Monday, August 31, 2009

Soup's on

I've been making a lot of soup lately. Yesterday was butternut squash, apple, yam curry soup. Today is carrot-ginger soup. And tomorrow? Well, I haven't thought about it that far ahead yet. Maybe a nice gazpacho or a corn chowder.

My coworker likes my soup; he laps it up and is complimentary in the most hyperbolic yet pleasant way, which is so fantastic I could die. It's always lovely when someone raves about your cooking. It does wonders for the ego. It's the culinary equivalent of getting winked at.

All this soup-making reminded me of someone I once knew. Matt Smith hated soup. I didn't think it was possible for someone to hate soup, but he did. He also only drank chocolate soy milk and root beer. Go figure. I was never really that close to Matt, since he lived in Vancouver and I was in Edmonton, but I was always fond of him. Ok, fine, I had a massive crush for years. One might even be so bold as to suggest borderline unhealthy. But those are just details. Anyway, we'd keep in touch sporadically, going through phases where we were e-mailing every few days and alternating with long stretches of non-communication. It's been a really long time since I last heard from him, and I hadn't really thought much about him unless something popped up in my day that reminded me of a conversation we once had or something he may have expressed disdain for. But generally, out of sight, out of mind.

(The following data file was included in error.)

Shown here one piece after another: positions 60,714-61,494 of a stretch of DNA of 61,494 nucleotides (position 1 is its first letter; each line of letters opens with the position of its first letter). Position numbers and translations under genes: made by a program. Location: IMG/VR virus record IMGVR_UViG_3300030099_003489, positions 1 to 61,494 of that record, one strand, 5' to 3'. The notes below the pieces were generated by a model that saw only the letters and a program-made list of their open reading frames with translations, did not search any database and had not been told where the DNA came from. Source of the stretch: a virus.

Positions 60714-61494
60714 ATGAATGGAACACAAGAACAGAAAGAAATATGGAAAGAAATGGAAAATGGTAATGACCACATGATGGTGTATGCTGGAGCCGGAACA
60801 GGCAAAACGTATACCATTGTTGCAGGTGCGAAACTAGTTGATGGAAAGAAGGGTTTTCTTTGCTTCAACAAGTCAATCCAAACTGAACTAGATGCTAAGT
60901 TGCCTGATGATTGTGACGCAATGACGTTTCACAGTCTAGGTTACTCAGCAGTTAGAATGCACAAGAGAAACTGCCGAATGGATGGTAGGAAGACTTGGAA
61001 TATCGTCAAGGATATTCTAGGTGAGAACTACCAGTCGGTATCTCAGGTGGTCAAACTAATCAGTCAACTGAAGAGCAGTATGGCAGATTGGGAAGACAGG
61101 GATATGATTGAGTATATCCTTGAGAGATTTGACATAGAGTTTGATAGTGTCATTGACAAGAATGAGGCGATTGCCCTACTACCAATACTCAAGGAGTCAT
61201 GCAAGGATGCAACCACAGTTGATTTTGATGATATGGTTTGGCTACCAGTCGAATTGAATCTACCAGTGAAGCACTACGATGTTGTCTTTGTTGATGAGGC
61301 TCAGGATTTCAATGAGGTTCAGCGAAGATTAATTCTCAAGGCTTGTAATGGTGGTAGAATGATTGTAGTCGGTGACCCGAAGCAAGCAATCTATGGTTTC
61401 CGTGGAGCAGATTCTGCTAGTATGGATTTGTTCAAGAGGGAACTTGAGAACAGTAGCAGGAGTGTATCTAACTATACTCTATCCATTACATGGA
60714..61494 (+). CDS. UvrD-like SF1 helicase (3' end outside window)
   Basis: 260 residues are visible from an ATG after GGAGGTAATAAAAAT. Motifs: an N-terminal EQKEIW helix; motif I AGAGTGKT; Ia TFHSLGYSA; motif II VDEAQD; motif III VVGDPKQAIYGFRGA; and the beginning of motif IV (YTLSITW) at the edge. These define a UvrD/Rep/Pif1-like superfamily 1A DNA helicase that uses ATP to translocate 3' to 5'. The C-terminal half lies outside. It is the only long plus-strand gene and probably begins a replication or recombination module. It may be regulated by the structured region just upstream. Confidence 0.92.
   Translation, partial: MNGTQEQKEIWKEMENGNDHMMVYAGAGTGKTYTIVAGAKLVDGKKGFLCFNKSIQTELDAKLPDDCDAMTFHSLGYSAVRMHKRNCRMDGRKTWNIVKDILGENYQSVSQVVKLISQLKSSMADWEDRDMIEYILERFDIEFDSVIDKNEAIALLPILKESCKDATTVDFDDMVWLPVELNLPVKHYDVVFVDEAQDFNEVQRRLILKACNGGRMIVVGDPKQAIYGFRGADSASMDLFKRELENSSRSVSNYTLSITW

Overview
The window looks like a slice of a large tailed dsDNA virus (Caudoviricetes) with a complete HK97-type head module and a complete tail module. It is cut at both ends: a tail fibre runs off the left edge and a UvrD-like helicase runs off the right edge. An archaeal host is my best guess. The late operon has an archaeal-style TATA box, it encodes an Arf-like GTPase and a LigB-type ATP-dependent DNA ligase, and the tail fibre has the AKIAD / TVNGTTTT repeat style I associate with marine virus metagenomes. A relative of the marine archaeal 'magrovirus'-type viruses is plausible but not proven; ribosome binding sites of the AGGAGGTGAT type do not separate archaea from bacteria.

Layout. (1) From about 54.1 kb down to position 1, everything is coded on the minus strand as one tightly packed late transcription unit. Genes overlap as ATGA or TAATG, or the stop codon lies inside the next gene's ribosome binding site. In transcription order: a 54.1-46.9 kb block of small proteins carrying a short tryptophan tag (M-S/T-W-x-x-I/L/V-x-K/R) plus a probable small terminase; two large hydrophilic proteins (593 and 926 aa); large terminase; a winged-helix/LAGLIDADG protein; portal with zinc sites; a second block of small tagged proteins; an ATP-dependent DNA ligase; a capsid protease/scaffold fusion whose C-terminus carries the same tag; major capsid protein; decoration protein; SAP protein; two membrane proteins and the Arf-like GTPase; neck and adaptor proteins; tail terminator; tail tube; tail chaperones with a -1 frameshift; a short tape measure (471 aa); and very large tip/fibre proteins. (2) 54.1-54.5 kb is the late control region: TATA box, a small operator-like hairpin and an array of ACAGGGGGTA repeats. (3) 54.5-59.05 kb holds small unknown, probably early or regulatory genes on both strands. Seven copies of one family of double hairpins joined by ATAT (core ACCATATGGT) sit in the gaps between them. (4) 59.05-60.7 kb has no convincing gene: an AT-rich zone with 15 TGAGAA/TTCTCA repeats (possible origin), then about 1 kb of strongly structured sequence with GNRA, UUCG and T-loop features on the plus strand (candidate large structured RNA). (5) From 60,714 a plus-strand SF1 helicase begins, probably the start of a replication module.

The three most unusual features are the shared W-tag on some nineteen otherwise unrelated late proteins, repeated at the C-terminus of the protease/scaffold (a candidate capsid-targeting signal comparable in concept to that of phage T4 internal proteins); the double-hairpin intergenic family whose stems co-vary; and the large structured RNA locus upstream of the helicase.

It's funny how in our entire lifetime we come into contact with so many people, yet we really only keep in touch with a select number. Family, close friends, maybe physicians or dentists are constants in our lives. Depending on the period in our lives, we think we'll be forever in contact with some people, only to meet them again 5, 10, 15, 20 years down the line as total strangers. They may trigger a sort of deja vu-esque nostalgia. I find it so odd to run into someone I was once so close to only to be met with a feeble handshake and a weak smile or indifferent wave of the hand. And the thing is, each phase in our lives seems to come with different packets of people. I think it's safe to say not a lot of us are still friends with people we knew in elementary, junior high, high school or even university. Or at least not with every friend from a past era.

I've done more than my fair share of moving around, and despite living in a city for years and promises, when I move away, over time I only end up keeping in touch with a small number of people. I used to pride myself on being really good at keeping in touch. At some point, I kind of stopped making all the effort. All the energy and motivation I'd have to devote to keeping in touch with someone simply became too much. Not to mention some people aren't even worth all that effort.

*A side note about randomness: I've had a number of coincidences in my life where I'd be travelling and meet someone who is a friend of a friend from back home. It used to blow my mind every time this happened, but eventually I got used to it and realized two things: